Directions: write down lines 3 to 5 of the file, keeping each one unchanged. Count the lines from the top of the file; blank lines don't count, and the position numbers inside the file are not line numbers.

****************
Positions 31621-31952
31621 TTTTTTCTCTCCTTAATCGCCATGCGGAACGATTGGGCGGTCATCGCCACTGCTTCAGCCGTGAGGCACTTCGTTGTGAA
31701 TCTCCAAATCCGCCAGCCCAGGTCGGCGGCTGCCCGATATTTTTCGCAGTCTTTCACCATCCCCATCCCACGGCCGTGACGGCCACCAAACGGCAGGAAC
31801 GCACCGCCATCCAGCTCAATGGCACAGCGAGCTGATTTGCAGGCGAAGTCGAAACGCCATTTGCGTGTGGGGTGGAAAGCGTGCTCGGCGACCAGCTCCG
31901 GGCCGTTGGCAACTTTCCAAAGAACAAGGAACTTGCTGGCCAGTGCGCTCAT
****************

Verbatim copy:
31701 TCTCCAAATCCGCCAGCCCAGGTCGGCGGCTGCCCGATATTTTTCGCAGTCTTTCACCATCCCCATCCCACGGCCGTGACGGCCACCAAACGGCAGGAAC
31801 GCACCGCCATCCAGCTCAATGGCACAGCGAGCTGATTTGCAGGCGAAGTCGAAACGCCATTTGCGTGTGGGGTGGAAAGCGTGCTCGGCGACCAGCTCCG
31901 GGCCGTTGGCAACTTTCCAAAGAACAAGGAACTTGCTGGCCAGTGCGCTCAT